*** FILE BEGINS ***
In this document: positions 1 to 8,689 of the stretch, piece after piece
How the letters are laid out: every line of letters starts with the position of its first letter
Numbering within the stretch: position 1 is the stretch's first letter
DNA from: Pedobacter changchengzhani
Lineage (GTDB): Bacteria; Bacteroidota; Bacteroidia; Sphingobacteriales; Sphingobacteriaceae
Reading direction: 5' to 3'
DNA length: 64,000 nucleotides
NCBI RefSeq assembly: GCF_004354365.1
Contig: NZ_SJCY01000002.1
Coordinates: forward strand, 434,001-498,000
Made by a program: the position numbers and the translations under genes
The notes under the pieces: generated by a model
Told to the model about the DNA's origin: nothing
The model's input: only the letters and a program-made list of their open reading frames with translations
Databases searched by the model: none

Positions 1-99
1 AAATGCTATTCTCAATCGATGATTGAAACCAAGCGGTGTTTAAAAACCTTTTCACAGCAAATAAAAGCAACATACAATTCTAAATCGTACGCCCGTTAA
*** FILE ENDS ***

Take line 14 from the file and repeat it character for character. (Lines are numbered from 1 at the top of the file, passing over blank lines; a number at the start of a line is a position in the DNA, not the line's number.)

The model's input: only the letters and a program-made list of their open reading frames with translations